SOAS University of London

Department of Anthropology and Sociology

BA Social Anthropology (2021 entry)

Select year of entry: 2021 2020

  • Structure
  • Teaching and Learning
  • Fees and funding
  • Employment
  • Apply

Overview

Overview and entry requirements 

The BA Social Anthropology degree explores what it is to be human in a complex and changing world.You will study the great variety of beliefs and practices that exist around the world, from remote communities to global cities. You will learn theoretical frameworks and question your own assumptions, helping you to think creatively about how to address global problems.

Bridging the humanities and social sciences, anthropology offers a unique approach grounded in real-world research allowing for a greater understanding in cultural differences, political dynamics, social conflict, and human creativity.

Studying at SOAS is unique as it draws from the regional expertise of our academics in Asian, African, and Middle Eastern languages and societies. If you are passionate about understanding human society and behaviour, and want to learn to think critically about the world around you, then this Anthropology course is for you.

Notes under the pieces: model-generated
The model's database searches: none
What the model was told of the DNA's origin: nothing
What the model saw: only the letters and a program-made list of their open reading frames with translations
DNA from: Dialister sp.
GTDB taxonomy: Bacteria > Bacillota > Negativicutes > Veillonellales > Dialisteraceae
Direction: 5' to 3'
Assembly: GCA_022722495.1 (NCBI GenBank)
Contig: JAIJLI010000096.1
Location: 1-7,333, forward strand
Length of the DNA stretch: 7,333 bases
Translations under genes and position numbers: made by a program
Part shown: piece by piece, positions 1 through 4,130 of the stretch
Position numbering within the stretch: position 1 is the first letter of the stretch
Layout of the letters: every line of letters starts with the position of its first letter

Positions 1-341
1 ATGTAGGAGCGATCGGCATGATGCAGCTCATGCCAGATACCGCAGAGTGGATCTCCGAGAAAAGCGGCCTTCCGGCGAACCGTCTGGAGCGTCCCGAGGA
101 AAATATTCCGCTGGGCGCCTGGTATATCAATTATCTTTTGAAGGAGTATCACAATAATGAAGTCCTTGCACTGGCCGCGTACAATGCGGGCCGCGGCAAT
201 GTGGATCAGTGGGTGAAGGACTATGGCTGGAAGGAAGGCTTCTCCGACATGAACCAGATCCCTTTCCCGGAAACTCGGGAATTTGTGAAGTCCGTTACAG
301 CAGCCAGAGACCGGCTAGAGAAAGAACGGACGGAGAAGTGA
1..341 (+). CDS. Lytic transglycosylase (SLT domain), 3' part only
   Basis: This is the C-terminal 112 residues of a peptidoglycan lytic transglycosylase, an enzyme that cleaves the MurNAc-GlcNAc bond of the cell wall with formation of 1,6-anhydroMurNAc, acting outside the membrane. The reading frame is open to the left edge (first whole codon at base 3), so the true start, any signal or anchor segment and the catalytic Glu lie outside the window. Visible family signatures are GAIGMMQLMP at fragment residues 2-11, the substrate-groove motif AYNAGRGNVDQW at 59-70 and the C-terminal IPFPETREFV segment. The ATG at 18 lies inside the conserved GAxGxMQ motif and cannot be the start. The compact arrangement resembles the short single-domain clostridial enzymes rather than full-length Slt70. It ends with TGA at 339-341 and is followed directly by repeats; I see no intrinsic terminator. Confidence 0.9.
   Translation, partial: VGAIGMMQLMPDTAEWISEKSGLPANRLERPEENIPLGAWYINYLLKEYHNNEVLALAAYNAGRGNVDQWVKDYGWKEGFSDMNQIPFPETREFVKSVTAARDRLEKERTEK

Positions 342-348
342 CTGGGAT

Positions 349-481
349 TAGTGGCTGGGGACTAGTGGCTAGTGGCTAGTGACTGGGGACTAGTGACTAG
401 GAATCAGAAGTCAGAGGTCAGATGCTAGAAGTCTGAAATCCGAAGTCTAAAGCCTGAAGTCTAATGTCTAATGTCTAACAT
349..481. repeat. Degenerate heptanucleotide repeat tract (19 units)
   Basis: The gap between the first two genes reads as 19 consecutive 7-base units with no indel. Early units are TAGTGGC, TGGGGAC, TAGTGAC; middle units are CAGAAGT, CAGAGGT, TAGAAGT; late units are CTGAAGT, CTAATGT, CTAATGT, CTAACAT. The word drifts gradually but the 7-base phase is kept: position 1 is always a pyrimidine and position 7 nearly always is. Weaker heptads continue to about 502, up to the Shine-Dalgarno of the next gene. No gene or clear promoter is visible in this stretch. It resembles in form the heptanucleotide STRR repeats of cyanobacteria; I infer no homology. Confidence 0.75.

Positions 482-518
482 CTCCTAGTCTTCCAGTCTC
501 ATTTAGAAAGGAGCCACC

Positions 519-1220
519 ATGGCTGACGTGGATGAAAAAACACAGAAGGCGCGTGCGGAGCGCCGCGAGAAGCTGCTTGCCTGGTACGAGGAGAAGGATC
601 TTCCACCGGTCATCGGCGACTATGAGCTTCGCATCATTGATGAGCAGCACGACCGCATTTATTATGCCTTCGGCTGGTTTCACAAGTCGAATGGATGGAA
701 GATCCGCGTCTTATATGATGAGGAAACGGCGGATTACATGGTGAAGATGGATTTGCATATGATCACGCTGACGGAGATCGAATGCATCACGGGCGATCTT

Why study Social Anthropology at SOAS

  • SOAS is ranked 5th in the UK for Anthropology in the 2021 QS World University Rankings  and 16th in the world
  • draw on the exceptional regional expertise of our academics in Asian, African, and Middle Eastern languages and politics, many of whom have joined us with a practical working knowledge of their disciplines
  • join our thriving community of alumni and academics who have an impact on the world outside of academia
  • flexibly structure your programme using our optional modules and/or optional modules from other departments, including the opportunity to learn a regional language